How are agencies managing the expat talent exodus?

Amid record numbers of foreign talent leaving traditionally expat-heavy markets like Hong Kong and Singapore, we explore the repercussions for agencies.

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“It’s an unarguable fact that we have a brain drain,” admitted Hong Kong chief executive Carrie Lam in a press conference last month. According to immigration data, nearly 157,000 residents have fled the city since the beginning of 2022 alone, marking the biggest population decrease in decades.

Hit by a double whammy of political turmoil and some of the strictest Covid measures globally, Hong Kong's image as ‘Asia's World City’ has taken a battering in recent years, as record numbers of foreign talent and businesses have either left or are considering leaving.

In Singapore, the number of expatriate white-collar workers in the city-state has also fallen to its lowest number since 2010, according to figures published by the Ministry of Manpower. Stricter visa rules and a push to 'hire local' are the main factors cited, suggesting Singapore is yet to benefit from Hong Kong's exodus.

For markets like Hong Kong and Singapore, which have traditionally relied heavily on expat talent, what are the repercussions for agencies?

"Dentsu has seen skilled workers leaving Singapore and Hong Kong to move back to their home countries due to the pandemic," says Luke Speers, APAC chief people officer at Dentsu. "While this has created greater opportunities for local talent, we are now working to bridge the capability gaps where we have relied on expat talent."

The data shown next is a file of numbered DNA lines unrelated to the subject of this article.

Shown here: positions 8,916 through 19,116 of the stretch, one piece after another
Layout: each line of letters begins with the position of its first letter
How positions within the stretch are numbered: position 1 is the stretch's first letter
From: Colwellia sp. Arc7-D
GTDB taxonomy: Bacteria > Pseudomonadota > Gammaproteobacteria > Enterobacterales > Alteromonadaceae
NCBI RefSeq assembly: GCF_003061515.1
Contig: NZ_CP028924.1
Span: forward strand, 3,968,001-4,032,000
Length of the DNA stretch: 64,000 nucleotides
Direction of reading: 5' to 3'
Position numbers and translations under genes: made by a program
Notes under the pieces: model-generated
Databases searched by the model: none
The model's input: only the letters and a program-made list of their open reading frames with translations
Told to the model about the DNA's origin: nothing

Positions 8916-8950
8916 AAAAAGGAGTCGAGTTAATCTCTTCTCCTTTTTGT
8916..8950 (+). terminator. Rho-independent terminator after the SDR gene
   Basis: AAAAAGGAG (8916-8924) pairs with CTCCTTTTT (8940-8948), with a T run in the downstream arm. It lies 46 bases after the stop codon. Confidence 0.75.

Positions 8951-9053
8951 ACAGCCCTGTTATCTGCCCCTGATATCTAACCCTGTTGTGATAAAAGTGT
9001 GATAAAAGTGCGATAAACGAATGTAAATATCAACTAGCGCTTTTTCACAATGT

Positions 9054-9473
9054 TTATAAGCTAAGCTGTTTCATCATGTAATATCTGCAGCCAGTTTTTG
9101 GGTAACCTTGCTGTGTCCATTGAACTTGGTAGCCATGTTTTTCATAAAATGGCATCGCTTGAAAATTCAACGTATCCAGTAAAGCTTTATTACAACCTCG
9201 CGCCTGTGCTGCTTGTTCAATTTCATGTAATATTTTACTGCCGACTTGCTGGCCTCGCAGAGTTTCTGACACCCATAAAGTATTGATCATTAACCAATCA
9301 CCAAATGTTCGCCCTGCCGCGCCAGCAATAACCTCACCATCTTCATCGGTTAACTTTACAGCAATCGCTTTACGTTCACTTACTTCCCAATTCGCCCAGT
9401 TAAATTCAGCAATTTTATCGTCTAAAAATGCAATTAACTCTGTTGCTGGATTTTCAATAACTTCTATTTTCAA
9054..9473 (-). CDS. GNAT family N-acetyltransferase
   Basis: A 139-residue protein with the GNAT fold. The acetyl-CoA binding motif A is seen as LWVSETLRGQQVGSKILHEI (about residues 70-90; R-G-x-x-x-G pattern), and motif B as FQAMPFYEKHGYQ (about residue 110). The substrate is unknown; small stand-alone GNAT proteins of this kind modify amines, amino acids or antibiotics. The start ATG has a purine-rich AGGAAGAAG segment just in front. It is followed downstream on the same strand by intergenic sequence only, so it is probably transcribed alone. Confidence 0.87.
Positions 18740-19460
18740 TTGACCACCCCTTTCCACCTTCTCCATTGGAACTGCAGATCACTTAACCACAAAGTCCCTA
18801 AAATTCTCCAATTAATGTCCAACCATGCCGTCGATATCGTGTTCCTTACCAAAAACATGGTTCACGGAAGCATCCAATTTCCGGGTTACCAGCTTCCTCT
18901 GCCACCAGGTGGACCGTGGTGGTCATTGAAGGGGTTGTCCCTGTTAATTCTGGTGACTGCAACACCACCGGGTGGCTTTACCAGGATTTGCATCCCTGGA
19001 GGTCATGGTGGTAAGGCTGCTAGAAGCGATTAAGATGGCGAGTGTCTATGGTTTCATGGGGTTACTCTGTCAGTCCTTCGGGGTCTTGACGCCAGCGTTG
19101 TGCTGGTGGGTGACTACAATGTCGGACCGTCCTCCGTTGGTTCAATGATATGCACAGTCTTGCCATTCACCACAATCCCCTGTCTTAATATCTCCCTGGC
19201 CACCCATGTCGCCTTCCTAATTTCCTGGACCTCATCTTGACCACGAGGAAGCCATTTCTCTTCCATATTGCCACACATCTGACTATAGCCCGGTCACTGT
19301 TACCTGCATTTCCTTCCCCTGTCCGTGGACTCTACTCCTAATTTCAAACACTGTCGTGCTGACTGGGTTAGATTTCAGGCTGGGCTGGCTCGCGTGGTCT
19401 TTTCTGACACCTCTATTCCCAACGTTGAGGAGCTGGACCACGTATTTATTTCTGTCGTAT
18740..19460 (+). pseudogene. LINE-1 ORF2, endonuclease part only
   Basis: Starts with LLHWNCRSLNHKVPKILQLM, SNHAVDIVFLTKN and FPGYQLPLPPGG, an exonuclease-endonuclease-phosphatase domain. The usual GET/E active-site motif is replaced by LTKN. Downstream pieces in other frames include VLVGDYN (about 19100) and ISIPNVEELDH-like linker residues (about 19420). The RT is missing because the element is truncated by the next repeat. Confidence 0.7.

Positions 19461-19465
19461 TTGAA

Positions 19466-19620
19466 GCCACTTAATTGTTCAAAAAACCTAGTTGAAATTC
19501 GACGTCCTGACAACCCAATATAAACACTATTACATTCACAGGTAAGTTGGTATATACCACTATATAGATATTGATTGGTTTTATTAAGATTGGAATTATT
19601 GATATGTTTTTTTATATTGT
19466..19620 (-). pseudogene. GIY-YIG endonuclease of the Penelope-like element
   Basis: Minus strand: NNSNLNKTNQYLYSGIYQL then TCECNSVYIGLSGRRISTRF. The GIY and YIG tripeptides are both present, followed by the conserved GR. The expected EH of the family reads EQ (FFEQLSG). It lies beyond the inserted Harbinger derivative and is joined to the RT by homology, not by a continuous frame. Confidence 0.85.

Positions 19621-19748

According to Speers, talent is in short supply across all levels. But the recent exodus has driven a higher proportion of vacant roles for junior manager positions across the agency's CXM, creative and media businesses.

"Currently, recruitment within our competitor landscape is extremely tight across markets especially the likes of Singapore and Hong Kong due to decreases in available talent pools. We are therefore opening up new and innovative ways to open the talent funnel to a broader cross section of candidates,” he says.

For others, the impact has been minimal. "We’ve certainly seen some movement out, but also in," says Sue Olivier, chief talent officer at Ogilvy Asia. "Where we’ve experienced gaps, our network has helped. Teams collaborate across the region so we are not over-reliant in market."

Olivier says that Ogilvy's long-standing structure of having regional Centres of Excellence (COEs) has been really helpful in managing staffing: "There is always regional expertise and resource to draw on. We do not need to duplicate expertise in all markets. Putting our Centres of Excellence structure in place years ago has future-proofed us somewhat in Covid times."

Meanwhile, the Andrews Partnership, a specialist executive search firm in the region, say they have been incredibly busy over the last 12 months with replacement hires across corporate affairs, communications, government affairs and ESG.